The sensory smorgasbord known as the Waco Cultural Arts Fest sprawls over several acres and three days. And as usual, this year is a mixture of the familiar and the exotic.
By midday Saturday, the second day of the free festival, a local Nepalese dance troupe was enlivening the riverside stage at the Indian Spring Park amphitheater.
A couple of blocks away at the Waco Convention Center, high schoolers raced robot cars, young dancers lined up to learn how to do “aerial dancing” on suspended cloths, and an artist fresh off the plane from Nigeria showed his weaving work as part of a multimedia exhibit.
And in between, hundreds of kids amassed armloads of artistic creations they made themselves: funny hats, painted cardboard and wood scrap sculptures.
About 16,000 people were expected at the festival this year, and for many families, the main attractions are the familiar, simple activities that let kids get messy and explore their imaginations.
At the hat-making station, Miranda Romero was accompanied by her six children, helping them fold construction paper into wild shapes.
“We come every year,” Romero said. “We love all the crafts and the free, family fun. … I love this thing.”
A few tents over, Holly Duke was helping her 3-year-old daughter, Penny, glue scraps of wood into the child’s version of a house.
Duke said this is the second year she and her husband, Britt, have brought their family to the festival, and she expects it to become a tradition.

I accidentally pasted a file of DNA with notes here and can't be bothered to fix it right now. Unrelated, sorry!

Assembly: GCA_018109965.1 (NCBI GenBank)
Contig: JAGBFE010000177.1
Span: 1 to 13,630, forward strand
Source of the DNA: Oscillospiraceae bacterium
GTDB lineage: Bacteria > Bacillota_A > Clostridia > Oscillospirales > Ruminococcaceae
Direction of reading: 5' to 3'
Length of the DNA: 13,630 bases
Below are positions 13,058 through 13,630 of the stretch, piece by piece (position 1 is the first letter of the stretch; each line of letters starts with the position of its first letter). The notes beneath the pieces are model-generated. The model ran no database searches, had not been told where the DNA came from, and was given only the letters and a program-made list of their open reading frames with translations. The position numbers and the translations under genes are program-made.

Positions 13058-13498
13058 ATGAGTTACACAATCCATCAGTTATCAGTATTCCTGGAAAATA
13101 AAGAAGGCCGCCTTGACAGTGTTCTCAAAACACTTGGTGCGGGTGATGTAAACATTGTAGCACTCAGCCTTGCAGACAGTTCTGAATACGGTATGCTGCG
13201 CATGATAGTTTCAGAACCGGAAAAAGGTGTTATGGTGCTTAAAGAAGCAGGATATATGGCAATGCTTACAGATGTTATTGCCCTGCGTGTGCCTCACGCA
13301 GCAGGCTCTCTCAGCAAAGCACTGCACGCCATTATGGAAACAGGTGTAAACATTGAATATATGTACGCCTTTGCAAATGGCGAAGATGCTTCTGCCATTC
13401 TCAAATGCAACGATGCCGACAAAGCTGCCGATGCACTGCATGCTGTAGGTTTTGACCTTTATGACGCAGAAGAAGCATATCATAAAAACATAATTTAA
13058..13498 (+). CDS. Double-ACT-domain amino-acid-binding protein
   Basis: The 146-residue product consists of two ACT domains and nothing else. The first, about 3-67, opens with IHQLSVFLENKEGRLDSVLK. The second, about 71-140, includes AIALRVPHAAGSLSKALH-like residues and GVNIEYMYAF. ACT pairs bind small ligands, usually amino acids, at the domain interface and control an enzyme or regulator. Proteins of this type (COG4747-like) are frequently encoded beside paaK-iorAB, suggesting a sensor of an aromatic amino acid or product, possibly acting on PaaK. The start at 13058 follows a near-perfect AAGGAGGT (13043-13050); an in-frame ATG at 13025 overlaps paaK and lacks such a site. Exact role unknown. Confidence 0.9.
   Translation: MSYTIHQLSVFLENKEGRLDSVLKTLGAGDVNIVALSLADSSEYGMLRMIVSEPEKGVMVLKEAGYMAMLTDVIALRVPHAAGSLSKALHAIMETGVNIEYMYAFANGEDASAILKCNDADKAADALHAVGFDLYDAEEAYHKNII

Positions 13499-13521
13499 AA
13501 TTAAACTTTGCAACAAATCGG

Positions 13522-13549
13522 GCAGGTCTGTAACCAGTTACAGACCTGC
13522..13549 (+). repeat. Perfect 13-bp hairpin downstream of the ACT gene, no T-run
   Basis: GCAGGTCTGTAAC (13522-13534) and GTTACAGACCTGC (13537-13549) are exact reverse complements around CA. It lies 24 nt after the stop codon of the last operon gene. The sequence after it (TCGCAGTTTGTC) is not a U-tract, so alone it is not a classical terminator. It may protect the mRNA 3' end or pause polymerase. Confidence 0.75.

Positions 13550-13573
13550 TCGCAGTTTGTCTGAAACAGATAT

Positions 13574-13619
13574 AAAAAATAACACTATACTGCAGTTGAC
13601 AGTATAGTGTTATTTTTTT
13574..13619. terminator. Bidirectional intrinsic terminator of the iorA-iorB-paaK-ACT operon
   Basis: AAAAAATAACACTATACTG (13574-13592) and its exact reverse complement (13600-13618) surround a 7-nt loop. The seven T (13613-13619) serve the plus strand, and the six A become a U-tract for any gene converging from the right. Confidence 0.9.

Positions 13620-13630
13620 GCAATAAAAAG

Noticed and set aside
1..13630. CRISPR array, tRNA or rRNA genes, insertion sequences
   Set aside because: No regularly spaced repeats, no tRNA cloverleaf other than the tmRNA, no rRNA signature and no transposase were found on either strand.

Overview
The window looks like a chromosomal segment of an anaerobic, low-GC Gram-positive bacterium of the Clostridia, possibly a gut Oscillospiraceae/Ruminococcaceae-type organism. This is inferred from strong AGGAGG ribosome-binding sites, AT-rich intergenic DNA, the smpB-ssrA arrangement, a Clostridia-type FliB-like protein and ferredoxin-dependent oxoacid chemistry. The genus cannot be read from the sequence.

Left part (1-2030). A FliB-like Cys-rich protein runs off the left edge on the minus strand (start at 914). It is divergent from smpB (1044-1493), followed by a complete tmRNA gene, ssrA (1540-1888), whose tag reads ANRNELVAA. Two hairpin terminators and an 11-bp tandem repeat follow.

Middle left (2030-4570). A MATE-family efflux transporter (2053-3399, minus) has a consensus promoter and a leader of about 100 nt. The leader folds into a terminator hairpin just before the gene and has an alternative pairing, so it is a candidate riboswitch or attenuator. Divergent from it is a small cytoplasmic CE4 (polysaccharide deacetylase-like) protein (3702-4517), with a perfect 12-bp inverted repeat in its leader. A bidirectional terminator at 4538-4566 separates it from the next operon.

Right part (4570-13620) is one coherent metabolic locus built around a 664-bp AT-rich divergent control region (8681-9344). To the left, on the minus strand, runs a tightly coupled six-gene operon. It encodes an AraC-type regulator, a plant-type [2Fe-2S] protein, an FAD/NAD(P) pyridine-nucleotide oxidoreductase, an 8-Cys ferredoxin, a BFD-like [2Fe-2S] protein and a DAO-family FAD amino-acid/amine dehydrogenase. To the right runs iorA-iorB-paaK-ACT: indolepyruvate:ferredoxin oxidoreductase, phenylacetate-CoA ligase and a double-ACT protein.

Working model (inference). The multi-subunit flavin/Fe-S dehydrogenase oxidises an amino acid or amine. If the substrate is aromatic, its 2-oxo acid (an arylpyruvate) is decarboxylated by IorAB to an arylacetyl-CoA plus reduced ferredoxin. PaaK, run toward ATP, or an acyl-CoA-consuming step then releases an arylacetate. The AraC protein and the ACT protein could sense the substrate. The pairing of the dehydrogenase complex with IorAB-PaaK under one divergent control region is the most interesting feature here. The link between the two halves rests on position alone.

“What I like about it is that there’s more than just one thing to do,” Duke said.
The arts fest started Friday with highlights including a free performance by the Grammy award-winning Grupo Fantasma.
A “MusicFest” will continue Sunday with a 3 p.m. show with electric violinist Mark Wood. “DanceFest” will conclude Sunday with a family concert at 2 p.m.
Hands-on exhibits and other science performances and activities will be up and running from 11 a.m. to 5 p.m. Sunday.
African culture is a special emphasis this year, with “FilmFest” bringing three African films.
“WordFest” brought in 2010 Texas Poet Laureate Karla Morton.
More information and a full schedule are available at https://www.wacoartsfest.org.
Also on display are the results of a new program called the Waco-Nigerian Competition for Innovative Crafts. The juried art show seeks Nigerian artists that tell African stories.
The top winner, Monsuru Alashe, was on hand Saturday to discuss his unique multimedia work with visitors to the Waco Convention Center.
Alashe’s work includes woven patterns based on photographs of gritty street scenes in the teeming Nigerian city of Lagos.
Alashe said these scenes of everyday life would usually go unnoticed, but he freezes them in time so they become objects of reflection.
“You usually see things as moving objects,” he said. “Here, people get to see what they don’t usually see.”
One visitor, Beulah Barksdale, a retired Waco educator, shared stories with Alashe about her own visits to Lagos.
“I am fascinated to pieces with this,” she said.
Fiona Bond, executive director of Creative Waco, which oversees public funding for the Cultural Arts Fest, said the festival is an indispensable part of Waco.
“This is immensely important for our community,” Bond said. “It brings together a lot of different kinds of art and every imaginable part of the community.”